Forestry Administration officials on Friday confiscated 1,000 pieces of luxury wood on land belonging to a Vietnamese rubber company that has been repeatedly accused of illegal logging in Ratanakkiri province’s O’Yadaw district, local officials and human rights workers said Sunday.
Romash Svat, a representative of some 300 ethnic Jarai families living in Paknhai commune’s Lom village, said the huge stockpile was discovered inside a 6,000-hectare rubber concession belonging to the Vietnamese-owned Company 72 during a routine forestry patrol on Wednesday.
“I don’t know who owns the wood, but it was probably going to be transported to Vietnam through [unofficial] checkpoints,” said Mr. Svat, who led the patrol that uncovered the illegal haul.
“We called Adhoc to tell them about the wood, and they came and took pictures at the scene, then called the provincial Forestry Administration,” he said.
Chhay Thy, provincial coordinator for rights group Adhoc, said that each of the exactly 1,000 pieces of luxury-grade Thnong wood, a protected species of teak, measured 1.2 meters long by 40 cm in diameter.
District governor Dork Sar said Sunday that Company 72 has denied having anything to do with the latest seizure of luxury wood on its land.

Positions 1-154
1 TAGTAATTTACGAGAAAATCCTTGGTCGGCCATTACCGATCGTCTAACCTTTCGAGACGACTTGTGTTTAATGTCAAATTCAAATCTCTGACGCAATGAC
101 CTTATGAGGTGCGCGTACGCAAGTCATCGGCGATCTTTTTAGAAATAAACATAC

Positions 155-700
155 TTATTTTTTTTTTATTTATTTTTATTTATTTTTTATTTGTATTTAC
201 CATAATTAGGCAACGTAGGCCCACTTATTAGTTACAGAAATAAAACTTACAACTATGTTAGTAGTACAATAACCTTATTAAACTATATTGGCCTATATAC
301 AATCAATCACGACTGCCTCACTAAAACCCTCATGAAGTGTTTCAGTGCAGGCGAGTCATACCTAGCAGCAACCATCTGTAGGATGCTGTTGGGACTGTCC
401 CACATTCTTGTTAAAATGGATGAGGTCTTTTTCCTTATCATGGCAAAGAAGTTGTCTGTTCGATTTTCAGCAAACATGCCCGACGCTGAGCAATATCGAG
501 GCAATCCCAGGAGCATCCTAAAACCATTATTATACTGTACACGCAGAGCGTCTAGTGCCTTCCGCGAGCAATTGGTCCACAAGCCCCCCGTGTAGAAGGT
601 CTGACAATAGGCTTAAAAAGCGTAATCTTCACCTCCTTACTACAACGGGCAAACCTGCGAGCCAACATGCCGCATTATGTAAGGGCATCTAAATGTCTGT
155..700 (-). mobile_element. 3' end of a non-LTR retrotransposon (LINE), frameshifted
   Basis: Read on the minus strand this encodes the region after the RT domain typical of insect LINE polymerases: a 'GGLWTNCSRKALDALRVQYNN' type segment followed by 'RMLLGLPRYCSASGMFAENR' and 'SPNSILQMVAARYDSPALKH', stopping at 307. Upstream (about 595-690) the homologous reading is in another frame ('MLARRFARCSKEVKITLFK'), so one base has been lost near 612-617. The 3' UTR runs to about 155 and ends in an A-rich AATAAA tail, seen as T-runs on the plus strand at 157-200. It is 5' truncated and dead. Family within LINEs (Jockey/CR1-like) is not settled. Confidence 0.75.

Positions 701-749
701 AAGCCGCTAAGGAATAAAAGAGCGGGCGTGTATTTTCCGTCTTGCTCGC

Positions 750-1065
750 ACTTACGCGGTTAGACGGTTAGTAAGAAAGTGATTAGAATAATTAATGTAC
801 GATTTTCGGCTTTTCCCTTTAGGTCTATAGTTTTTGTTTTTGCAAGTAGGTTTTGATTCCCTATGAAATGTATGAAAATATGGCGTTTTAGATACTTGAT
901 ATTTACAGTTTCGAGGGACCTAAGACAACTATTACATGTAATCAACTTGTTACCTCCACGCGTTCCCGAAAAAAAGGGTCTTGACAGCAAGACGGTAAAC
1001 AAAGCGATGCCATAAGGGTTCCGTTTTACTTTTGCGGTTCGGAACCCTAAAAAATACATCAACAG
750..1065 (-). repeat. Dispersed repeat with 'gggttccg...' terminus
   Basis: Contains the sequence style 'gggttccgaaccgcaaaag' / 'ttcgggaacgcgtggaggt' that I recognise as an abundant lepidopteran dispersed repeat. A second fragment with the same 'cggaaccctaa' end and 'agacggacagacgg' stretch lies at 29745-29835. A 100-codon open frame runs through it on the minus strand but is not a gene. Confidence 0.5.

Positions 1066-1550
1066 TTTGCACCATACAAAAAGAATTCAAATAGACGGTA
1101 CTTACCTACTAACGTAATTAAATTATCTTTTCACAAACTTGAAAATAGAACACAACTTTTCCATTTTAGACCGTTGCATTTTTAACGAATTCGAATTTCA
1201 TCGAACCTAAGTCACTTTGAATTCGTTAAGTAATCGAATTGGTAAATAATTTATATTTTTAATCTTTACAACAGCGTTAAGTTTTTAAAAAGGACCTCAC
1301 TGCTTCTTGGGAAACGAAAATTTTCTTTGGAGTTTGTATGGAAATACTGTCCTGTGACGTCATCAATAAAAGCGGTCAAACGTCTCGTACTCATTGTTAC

“We called the company and asked about the wood because we suspected it was theirs, but they denied this,” Mr. Sar said.
Phan Phoeun, deputy chief of the Forestry Administration in Ratanakkiri, said his officials arrived at the company’s land on Friday and spent the following two days transporting the logs to the forestry administration’s office in neighboring Bakeo district.
“We are trying to find the owner of the wood, so we can fine them for illegal logging and send them to the [provincial] court to be tried according to the law,” Mr. Phoeun said.
Adhoc and local officials have accused Company 72 of illegal logging, with impunity, on a grand scale in Ratanakkiri since July 2012.
Despite Adhoc and local groups calling on the government to cancel the firm’s economic land concession, which was granted in early 2012, the firm has continued its work without hindrance from Cambodian authorities.
On December 23, the provincial court charged seven Vietnamese nationals with illegally crossing the border and logging on Company 72’s land. The company said the men, who are still in pretrial detention, were not their employees.
Pen Bonnar, senior investigator for Adhoc, said firms such as Company 72 are able to log luxury wood with impunity because they are colluding with the Cambodian armed forces and local officials who share in the profits from the illegal logging trade.
“The companies [holding economic land concessions], the army and the officials are together illegally logging in this province.”
“Not only a thousand [logs]…but millions of logs are exported to Vietnam without stop,” he said.